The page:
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MARCH-APRIL 09

QUARTERLY NEWSLETTER OF THE LANDSCAPE OBSERVATORY - 16

THE OBSERVER

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Landscape and communication

Ramon Folch
Doctor in biology, socio-ecologist Director general of ERF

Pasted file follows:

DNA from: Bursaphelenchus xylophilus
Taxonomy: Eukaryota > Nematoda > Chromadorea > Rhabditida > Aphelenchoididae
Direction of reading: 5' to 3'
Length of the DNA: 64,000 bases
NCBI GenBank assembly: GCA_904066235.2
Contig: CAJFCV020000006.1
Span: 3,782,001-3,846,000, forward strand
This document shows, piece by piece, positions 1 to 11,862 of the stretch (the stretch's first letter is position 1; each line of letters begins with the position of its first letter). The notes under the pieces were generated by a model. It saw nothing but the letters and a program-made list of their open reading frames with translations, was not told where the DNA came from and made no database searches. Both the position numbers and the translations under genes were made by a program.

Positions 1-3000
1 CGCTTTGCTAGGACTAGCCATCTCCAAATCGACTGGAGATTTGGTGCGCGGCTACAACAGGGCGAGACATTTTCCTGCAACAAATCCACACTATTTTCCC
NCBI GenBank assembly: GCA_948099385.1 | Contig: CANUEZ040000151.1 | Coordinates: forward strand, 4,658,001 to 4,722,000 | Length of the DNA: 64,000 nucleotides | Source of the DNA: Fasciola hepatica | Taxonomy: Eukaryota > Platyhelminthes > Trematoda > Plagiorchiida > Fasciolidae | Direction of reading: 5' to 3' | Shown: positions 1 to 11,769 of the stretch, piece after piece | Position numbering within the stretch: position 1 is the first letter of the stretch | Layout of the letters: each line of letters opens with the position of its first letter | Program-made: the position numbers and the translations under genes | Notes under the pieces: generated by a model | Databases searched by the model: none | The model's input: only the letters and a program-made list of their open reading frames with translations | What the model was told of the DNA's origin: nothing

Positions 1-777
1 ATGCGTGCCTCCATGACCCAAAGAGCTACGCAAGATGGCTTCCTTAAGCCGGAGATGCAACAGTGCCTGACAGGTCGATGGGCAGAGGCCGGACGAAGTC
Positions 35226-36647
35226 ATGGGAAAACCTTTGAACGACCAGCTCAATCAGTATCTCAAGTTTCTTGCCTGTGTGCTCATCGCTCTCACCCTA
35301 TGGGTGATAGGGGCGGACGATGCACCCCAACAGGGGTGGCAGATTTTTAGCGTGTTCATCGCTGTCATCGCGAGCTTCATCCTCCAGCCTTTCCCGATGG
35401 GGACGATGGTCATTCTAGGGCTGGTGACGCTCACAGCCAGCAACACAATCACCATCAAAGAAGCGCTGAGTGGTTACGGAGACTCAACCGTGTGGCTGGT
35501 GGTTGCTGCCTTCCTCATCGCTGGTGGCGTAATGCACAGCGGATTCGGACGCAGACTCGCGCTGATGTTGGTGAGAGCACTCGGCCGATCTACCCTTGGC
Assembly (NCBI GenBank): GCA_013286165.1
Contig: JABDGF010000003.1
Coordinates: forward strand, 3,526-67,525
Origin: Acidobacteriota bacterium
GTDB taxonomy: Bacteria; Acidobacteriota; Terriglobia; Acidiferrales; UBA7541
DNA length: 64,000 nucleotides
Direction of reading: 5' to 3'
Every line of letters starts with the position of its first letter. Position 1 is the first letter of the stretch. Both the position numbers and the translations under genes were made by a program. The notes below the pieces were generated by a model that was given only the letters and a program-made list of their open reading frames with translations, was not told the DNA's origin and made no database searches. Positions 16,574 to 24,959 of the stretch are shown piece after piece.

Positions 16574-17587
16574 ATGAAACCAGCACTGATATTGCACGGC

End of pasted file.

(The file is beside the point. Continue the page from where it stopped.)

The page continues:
In the early 1980s, the Parc Natural dels Aiguamolls de l'Empordà (Empordà Marshlands Nature Park), splendid wetlands in the north-east of Catalonia, incorporated a former neighbouring agricultural area. Jordi Sargatal, the park manager, asked me to help to resolve the problem of the landscape impact caused by an old raised irrigation canal that crossed the area. In order to add two opinions, I turned to the fine judgement of Gaspar Jaén, a sensitive urban architect from Valencia, who was by chance in Barcelona. To avoid conditioning him, I did not explain the nature of the problem and when we got to the area, he exclaimed spontaneously, "Fantastic, what strength the backbone of this ancient canal gives to the uncertain form of the plain!". We see different things when we look at the same things. Perception is the result of comparing new information with one's own referents, which are a matrix of knowledge and values. The route to this knowledge and to establishing a hierarchy based on these values varies very much from one person to another. This is what gives the perceptive biases, such Gaspar Jaén, Jordi Sargatal's or my own. In all three cases they are elaborated biases which result from widespread reading and equally biased reflections. Nevertheless, for most people who avoid reconstructing perceptions, bias is not the result of personal choice but rather the flood of the media. The formerly fearful desert is now fascinating thanks to cinema, while the hyperborean freezing regions, from which we used to flee like the plague, captivates more and more people since they has been associated with comfortable clothes and cosy evenings around the fireplace. For many people, landscape evaluation depends on documentaries, films and advertisements. A well-constructed film on the epic process of building a high-voltage line through impenetrable, hostile forests would change one's perception of the electrical network and its impact on the landscape. And the same would go for the wind parks if they were shown in sweeping low-angled shots or turning in Wagnerian style in the atmosphere of a golden sunset. This all already happened with films which in the 50s and 60s exalted oil drilling, the eruptive derricks and off-shore platforms. Landscape is a socio-ecological algorism. And the mass media act as opinion makers also in this field. It would be fascinating to study the landscape they present as exemplary, and that which they consider pitiful. Public opinion - at least the opinions of the public, which in fact is another thing...- is configured from these media standards as in other times the literary standards were the great shapers of collective imagination. I don't like it much, but that's the way it is. We should therefore pay more attention. If not, it will be very difficult for us to value and appreciate the new post-industrial landscapes of the 21st century. Think about those related to capturing photovoltaic or wind energy, without going any further. Ramon Folch Doctor in biology, socio-ecologist Director general of ERF

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